Severity: Critical Alert

Exit/Entry: Russia to permit flights from more countries and ease certain coronavirus disease-related entry restrictions beginning Sept. 3.

Alert Begins 03 Sep 2020 09:52 PM UTC
Alert Expires 30 Sep 2020 11:59 PM UTC

  • Incident: COVID-19 restrictions
  • Location(s): Nationwide (map)
  • Time Frame: Indefinite
  • Impact: Transport and business disruptions remain

Summary
Beginning Sept. 3, authorities in Russia will permit flights from more countries and ease certain coronavirus disease (COVID-19)-related entry restrictions. International flights will be permitted with Egypt, UAE, and the Maldives. In addition, officials will ease some travel entry requirements. Foreign citizens who are visiting a sick relative in Russia will be allowed multiple entries into the country, an increase from the previous allotted one visit.

Authorities previously resumed flights with destinations in 30 countries, including France, Greece, Germany, the Czech Republic, Italy, Israel, Netherlands, Serbia, Spain, Switzerland, Turkey, the UK, the US, Kazakhstan, Tajikistan, Armenia, and Kyrgyzstan The availability of flights is still dependent on COVID-19 restrictions in destination countries. Additionally, flights with low demand may be canceled or merged with a later or earlier service. Foreign air passengers arriving in Russia will need to present negative COVID-19 test results taken no longer than 72 hours before departure; Russian citizens must produce a negative COVID-19 test within three days upon arrival or self-isolate for 14 days. Foreigners are not allowed entry for tourism purposes.

Authorities have reopened overland border crossings with some nations, including Belarus and Estonia; all persons entering Russia via an overland border crossing will be subject to thermal imaging. Persons displaying symptoms of acute respiratory infections will be isolated, hospitalized, and tested for COVID-19. Persons not displaying symptoms must self-isolate at their accommodations; those unable to effectively self-isolate may be placed in a state facility. International rail services with Belarus and Lithuania have resumed with a reduced schedule; other international rail services remain suspended. Entry into the country via river and seaports remains suspended; freight transporters are exempt. There has been a significant reduction in high-speed and long-distance rail services since April 7.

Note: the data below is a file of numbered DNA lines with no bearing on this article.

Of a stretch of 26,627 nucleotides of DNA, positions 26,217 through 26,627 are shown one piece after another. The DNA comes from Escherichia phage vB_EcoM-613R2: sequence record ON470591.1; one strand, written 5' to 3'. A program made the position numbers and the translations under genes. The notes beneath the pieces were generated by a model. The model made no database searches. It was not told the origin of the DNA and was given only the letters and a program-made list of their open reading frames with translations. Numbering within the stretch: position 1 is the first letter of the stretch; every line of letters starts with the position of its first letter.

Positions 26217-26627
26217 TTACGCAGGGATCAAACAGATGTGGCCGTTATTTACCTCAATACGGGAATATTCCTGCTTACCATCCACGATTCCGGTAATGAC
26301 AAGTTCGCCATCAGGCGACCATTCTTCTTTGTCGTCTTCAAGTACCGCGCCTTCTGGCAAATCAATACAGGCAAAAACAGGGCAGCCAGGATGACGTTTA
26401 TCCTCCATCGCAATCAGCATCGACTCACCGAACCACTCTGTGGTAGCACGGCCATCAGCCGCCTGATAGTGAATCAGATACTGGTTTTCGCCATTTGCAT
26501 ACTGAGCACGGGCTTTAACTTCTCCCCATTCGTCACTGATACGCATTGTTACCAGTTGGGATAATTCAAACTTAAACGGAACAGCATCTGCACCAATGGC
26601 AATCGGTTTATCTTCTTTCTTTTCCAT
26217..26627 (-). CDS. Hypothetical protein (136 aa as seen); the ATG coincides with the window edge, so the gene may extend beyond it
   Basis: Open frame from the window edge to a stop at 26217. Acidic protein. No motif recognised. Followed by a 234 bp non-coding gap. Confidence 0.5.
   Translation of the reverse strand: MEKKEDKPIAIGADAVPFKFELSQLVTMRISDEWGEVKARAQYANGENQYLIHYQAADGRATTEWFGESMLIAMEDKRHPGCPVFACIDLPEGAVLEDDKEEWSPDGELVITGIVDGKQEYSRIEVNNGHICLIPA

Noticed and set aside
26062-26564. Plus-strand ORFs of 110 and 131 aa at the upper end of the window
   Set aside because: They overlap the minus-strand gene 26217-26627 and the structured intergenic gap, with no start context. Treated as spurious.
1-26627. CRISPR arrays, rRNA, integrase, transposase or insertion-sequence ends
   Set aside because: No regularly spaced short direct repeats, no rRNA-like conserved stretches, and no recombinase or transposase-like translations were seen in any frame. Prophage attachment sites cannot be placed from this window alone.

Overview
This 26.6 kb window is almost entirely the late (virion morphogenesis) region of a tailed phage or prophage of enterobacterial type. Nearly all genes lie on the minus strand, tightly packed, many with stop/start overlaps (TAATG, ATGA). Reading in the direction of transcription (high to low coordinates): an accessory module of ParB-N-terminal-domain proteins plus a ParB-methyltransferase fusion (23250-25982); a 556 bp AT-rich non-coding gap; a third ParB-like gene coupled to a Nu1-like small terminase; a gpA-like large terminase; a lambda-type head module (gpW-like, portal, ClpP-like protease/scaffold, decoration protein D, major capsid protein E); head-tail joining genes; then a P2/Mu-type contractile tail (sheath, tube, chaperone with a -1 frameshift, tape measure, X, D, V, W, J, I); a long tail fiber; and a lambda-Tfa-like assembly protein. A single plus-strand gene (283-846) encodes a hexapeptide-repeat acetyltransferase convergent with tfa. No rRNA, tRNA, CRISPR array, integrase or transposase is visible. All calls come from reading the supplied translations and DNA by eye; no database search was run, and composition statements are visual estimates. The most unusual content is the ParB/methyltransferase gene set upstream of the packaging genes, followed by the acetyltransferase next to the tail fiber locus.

Authorities continue to encourage residents to work from home where possible. However, in Moscow, most nonessential businesses, retailers, entertainment venues, leisure facilities, educational institutions, and cultural venues have resumed operation. Restaurants, bars, and cafes may open indoor seating areas. River taxis and other modes of river transportation are also permitted. Moscow residents are advised to wear protective face coverings in public; however, they are mandatory on public transport and in stores. All public mass events remain suspended nationwide.

Other regions have also taken steps to ease lockdowns. A range of nonessential businesses is permitted to reopen in most areas. Social-distancing rules remain in place in these regions, and residents are required to wear face coverings in public.

Any restrictions may be extended or amended with little-to-no advance notice. Failure to comply with these restrictions could result in a fine or imprisonment.

Advice
Follow all official instructions. Abide by national health and safety measures. Reconfirm all travel arrangements. Consider delaying traveling if experiencing symptoms associated with COVID-19, as they may prompt increased scrutiny and delays. Liaise with trusted contacts for further updates and guidance. Maintain contact with your diplomatic representation. Ensure contingency plans account for further disruptive measures or extensions of current restrictions. Reconsider and reconfirm nonemergency health appointments. Plan for queues and delays at available shopping centers.

Emphasize basic health precautions, especially frequent handwashing with soap and water, or an alcohol-based hand sanitizer if soap and water are unavailable. Practice good coughing/sneezing etiquette (i.e., covering coughs and sneezes with a disposable tissue, maintaining distance from others, and washing hands). There is no evidence that the influenza vaccine, antibiotics, or antiviral medications will prevent this disease, highlighting the importance of diligent basic health precautions.


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